I have the world’s greatest father. I know every little kid makes that card, and most of them at the time believe it to be true. I am forty now, and if I made that card, I would be fully convinced of that as I drew my heart and signed my name.
It’s been 19 years since my father passed away. Although I know that he loved me, I can’t say he was always there for me. For some time he was in jail. He lived with my grandmother for some time after that. He wasn’t always there, that’s what I remember about the early years of my life.
As Father’s Day comes around, I don’t go to his grave and leave flowers. I know he loved me. He provided for our family. He was a hard worker. He was an imperfect man. His mistakes led to my passion to help others. I love him, and learned much from him; however, he wasn’t the greatest dad. To say that he was would be a tragedy, because great dads don’t hurt those that they love. Exalting him minimizes what he did and can be traumatic to the victims of his crime. He took responsibility when he was caught; he was repentant for his actions even at his deathbed. He is gone and I love him, but I don’t hold on to his memory on this special day. I take flowers to his grave on his birthday, the anniversary of his death, and Veteran’s Day.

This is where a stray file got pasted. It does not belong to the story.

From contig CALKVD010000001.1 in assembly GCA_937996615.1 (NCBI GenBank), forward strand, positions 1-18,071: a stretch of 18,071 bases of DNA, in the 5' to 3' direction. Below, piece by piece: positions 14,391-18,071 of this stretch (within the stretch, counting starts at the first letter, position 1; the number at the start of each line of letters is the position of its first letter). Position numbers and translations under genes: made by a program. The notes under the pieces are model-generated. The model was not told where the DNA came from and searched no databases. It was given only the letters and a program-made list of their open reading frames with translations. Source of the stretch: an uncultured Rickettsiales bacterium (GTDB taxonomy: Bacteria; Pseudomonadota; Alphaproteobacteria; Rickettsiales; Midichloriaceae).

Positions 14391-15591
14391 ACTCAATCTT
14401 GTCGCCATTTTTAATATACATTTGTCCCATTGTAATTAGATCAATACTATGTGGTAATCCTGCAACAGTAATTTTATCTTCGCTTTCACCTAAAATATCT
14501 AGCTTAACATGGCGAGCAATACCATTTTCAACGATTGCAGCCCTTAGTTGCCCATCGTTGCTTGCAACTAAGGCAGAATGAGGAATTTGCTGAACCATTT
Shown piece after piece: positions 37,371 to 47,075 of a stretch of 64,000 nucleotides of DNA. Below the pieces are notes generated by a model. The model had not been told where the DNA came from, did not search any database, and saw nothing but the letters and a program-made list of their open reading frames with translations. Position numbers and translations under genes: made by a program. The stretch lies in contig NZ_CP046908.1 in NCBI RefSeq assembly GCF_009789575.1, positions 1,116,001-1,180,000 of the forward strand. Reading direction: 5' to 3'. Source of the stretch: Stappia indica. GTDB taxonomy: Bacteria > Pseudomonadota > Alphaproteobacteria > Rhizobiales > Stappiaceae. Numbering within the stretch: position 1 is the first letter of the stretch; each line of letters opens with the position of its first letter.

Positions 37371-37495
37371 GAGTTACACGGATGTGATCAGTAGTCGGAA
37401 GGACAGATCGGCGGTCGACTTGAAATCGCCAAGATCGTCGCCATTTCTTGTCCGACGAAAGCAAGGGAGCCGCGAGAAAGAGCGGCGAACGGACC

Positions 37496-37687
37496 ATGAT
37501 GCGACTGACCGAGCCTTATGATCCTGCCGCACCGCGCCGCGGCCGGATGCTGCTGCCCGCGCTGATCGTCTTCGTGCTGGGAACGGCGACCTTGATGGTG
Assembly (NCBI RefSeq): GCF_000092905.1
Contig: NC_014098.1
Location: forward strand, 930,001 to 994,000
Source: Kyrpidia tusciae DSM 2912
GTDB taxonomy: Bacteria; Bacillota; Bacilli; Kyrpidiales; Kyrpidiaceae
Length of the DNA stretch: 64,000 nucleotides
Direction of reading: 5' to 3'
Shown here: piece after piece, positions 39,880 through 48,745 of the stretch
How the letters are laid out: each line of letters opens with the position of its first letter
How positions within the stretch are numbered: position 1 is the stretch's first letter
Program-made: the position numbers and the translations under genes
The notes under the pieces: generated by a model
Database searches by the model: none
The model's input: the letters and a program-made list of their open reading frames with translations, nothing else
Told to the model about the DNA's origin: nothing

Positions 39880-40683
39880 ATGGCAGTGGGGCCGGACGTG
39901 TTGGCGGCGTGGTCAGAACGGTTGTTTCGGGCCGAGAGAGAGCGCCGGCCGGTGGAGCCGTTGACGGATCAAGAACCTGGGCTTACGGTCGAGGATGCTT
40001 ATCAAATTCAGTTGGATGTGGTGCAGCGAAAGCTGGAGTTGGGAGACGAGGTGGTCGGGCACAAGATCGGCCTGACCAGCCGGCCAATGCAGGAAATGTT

On Father’s Day, I no longer celebrate my earthly father, I celebrate my Heavenly Father.
He was there when my earthly father wasn’t.
He never left my side, even as I fail.
He is there to dry my tears.
He is there to help me understand my deepest fears.
He heals hurts, He never creates them.
His love is perfect.
He teaches me, disciplines me, and shapes me.
He is the greatest Father.
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